Dunkirk generates an intense wartime terror, but the jumbled story and undeveloped characters keep it from being completely successful. The film tells the story of evacuating nearly 300,000 British soldiers from Dunkirk, France during World War II. It keeps the audience on the edge of their seat the entire time, because trouble is always waiting at the end of every scene. Every time a character thinks they have escaped, a bomber plane flies overhead, a torpedo strikes a boat, or a plane lands on the water.
The best visual piece to Dunkirk is the aerial battles. The camera shows the cockpit with the pilot, the enemy plane in the crosshairs, the hand of the pilot pressing the trigger, and finally an array of bullets firing from the side of the plane. There are very few wide shots in the battles that show both the German planes and the British planes fighting, which provides a sense that you are one of the pilots. You are in the cockpit, lining up the shot in the crosshairs, and taking the shot. The sound effects during the aerial battles are louder than any other part of the film. When firing bullets, the sound is frighteningly loud. This may have bothered some, but I found it added to the realistic mood of the film.
In fact, the entire film provides the impression that you are one of the soldiers. I’ve heard this experience is felt even more on the IMAX, but I did not view the film that way. A film should not rely heavily on certain viewing technology to make it better. The audience’s enjoyment of a film should not depend on the size of the screen used to view it. In the same way, a film is more than just special effects; a film needs a good story, relatable characters, and much more. And this is where Dunkirk starts to fail.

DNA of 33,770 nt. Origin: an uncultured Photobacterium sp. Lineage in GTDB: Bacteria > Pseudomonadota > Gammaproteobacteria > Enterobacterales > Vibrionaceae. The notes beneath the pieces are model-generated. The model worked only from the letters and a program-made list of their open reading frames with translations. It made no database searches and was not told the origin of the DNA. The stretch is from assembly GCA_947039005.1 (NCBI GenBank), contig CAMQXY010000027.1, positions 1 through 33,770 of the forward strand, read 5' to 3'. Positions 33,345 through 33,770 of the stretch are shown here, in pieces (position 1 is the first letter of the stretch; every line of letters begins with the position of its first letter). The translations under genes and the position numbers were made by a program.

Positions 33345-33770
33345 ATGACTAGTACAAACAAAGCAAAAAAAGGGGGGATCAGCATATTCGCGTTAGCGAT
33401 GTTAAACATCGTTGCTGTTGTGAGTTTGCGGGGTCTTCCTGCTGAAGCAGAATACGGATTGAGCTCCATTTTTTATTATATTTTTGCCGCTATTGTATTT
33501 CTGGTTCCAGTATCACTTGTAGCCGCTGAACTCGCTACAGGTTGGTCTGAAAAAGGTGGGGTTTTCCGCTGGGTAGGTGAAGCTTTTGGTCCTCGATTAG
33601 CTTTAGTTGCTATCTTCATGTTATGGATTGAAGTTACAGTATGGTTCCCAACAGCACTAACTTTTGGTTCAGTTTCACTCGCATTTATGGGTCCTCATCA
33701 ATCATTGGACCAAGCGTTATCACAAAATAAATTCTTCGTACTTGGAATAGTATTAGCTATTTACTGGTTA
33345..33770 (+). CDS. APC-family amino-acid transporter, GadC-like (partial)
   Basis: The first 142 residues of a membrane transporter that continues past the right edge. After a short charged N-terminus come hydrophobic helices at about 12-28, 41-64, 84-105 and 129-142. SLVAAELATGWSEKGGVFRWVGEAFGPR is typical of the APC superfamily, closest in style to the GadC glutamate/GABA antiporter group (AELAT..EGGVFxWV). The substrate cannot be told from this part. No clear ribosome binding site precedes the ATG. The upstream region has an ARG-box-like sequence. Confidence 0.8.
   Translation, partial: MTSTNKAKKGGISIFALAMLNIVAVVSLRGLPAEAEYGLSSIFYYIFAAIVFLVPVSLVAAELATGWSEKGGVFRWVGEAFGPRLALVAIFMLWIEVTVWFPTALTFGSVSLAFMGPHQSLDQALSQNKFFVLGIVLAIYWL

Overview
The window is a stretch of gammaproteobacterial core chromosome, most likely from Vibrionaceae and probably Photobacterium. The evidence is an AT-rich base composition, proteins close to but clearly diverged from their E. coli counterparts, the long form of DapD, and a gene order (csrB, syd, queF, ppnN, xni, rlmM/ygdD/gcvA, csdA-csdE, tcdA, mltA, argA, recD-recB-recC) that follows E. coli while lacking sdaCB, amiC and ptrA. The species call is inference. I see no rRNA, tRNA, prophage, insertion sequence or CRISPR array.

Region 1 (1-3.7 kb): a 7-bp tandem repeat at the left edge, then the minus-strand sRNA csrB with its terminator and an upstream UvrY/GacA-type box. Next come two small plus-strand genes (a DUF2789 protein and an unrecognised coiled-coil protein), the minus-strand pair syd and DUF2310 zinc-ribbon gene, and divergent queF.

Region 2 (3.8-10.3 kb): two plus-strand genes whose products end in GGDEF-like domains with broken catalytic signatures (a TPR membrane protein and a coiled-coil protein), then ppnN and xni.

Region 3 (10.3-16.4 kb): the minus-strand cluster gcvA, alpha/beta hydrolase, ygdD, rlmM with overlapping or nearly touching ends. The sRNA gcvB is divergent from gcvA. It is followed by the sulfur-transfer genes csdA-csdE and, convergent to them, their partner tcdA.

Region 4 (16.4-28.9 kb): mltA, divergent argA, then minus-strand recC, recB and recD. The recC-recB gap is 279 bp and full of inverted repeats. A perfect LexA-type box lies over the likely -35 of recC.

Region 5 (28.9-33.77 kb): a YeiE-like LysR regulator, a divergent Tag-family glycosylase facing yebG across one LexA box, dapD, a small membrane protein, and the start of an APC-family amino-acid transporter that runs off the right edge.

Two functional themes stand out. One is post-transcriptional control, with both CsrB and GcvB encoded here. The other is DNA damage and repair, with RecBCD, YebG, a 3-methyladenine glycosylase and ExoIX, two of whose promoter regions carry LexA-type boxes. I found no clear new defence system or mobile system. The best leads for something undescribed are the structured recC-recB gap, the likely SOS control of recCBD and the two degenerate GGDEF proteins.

Director Christopher Nolan enjoys telling stories out-of-order, as in Memento. He does the same with Dunkirk, splitting the movie into three sections. It shows a week in “The Mole,” a day in “The Sea,” and an hour in “The Air.” Telling a number of intertwining stories out-of-order has become a popular directorial trend in films. This was once a rare tactic only used by a few directors, such as Quentin Tarantino.
At times, a jumbled chronology works to slowly reveal clues to a mystery or answers to questions. But with Dunkirk, the out-of-order story only serves to confuse the audience. After viewing the film once, I feel that re-watching it may help to better understand how all the pieces fit. However, needing to view a film more than once because one viewing doesn’t allow you to make sense of it is not a great testament to a director’s skill as a storyteller.
The most confusing scene involves Cillian Murphy. Murphy plays the Shivering Soldier in most of the film, but he is in a later scene on a lifeboat that turns away other characters because the boat is too full. This scene should set up a later scene that reveals how Murphy’s character got from this point to the place where we find him, but it does not. This makes Murphy’s placement in this scene confusing. It looks more like a Cillian Murphy cameo in a film where he already plays a separate character.
Dunkirk purposely avoids the typical blood and gore of other war films like Saving Private Ryan, which asserts that the film will be more about the philosophy and psychology of war. However, this is not completely realized because none of the characters have any development. At the end of the film, I had trouble remembering any character’s name or being able to describe them. None of the characters have any story arc or undergo any change.